WILDERNESS MEDICINE INSTITUTE OF NOLS

WILDERNESS MEDICINE INSTITUTE • 866-831-9001

WWW.NOLS.EDU/WMI

OFTEN IMITATED, NEVER DUPLICATED
With more than 75,000 graduates around the world, the Wilderness Medicine Institute (WMI) defines the standard in wilderness medicine training. As an institute of the National Outdoor Leadership School (NOLS) our goal is to provide the highest quality education and information for the recognition, treatment, and prevention of wilderness emergencies. When 9-1-1 is not an option, the rules change. Our curriculum focuses on medicine for times when resources are scarce, there is no help on the way, and you have to make your own decisions. WMI empowers people to act with confidence in emergency situations by providing students with the tools and training to make complex medical decisions in remote environments. Our curriculum is evidence-based, relevant, and practical. We don’t just teach things that work in the classroom; we teach skills that work in the field. We seek out the best medical science to support our practices, and we work closely with a medical advisory panel to ensure our students are receiving the most up-to-date and accurate material available. Often imitated, but never duplicated, we offer a wide range of course and certification opportunities tailored to meet your needs.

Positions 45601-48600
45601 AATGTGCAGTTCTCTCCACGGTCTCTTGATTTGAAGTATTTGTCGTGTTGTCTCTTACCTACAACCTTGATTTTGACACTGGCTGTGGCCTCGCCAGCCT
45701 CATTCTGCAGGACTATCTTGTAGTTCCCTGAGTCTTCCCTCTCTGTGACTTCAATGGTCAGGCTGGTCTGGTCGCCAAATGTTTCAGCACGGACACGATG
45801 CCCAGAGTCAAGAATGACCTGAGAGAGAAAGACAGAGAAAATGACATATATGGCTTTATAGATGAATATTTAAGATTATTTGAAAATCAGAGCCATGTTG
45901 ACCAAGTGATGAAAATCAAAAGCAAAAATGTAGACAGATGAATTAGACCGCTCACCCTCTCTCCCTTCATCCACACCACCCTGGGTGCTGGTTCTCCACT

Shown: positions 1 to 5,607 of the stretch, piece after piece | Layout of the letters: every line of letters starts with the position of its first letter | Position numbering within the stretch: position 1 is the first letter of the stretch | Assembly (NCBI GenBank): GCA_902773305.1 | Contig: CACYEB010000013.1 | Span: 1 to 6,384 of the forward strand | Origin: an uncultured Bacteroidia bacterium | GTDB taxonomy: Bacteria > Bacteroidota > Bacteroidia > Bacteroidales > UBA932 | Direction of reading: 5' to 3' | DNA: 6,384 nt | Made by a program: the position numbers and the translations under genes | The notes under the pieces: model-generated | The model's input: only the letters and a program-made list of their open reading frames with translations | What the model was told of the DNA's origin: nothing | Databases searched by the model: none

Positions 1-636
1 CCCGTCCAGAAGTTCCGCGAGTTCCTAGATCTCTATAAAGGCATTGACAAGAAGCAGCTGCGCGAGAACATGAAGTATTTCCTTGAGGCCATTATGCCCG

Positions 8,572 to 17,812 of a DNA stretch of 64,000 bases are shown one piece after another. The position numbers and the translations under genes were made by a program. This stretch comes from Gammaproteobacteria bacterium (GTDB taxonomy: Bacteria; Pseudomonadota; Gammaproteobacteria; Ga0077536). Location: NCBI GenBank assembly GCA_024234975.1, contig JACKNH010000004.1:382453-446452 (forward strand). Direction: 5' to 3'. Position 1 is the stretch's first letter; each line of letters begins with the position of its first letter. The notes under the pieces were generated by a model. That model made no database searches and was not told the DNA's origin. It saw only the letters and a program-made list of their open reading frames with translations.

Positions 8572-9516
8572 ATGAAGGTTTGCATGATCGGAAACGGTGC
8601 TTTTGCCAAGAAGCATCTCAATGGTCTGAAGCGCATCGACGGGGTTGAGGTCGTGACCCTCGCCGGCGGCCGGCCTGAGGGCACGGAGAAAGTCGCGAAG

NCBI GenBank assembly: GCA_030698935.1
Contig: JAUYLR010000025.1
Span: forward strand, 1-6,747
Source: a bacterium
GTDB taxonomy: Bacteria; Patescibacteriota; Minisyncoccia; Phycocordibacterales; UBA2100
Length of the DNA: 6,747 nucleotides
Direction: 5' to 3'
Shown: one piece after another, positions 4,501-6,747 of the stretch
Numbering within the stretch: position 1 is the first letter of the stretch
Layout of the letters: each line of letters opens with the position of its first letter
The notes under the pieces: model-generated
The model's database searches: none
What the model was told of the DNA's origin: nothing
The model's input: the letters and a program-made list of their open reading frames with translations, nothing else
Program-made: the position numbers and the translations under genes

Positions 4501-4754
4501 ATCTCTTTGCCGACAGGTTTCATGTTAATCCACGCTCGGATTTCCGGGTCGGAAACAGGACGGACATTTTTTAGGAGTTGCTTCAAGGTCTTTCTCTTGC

Designed as a field textbook for the NOLS wilderness first aid curriculum, NOLS Wilderness Medicine (above), written by WMI curriculum director Tod Schimelpfenig, helps to train outdoor leaders to prevent, recognize, and treat common backcountry medical problems.

Often imitated by other wilderness medicine organizations, WMI stands above the rest as the leader in wilderness medicine education.

WILDERNESS MEDICINE INSTITUTE • 866-831-9001

WWW.NOLS.EDU/WMI

NO ORDINARY CLASSROOM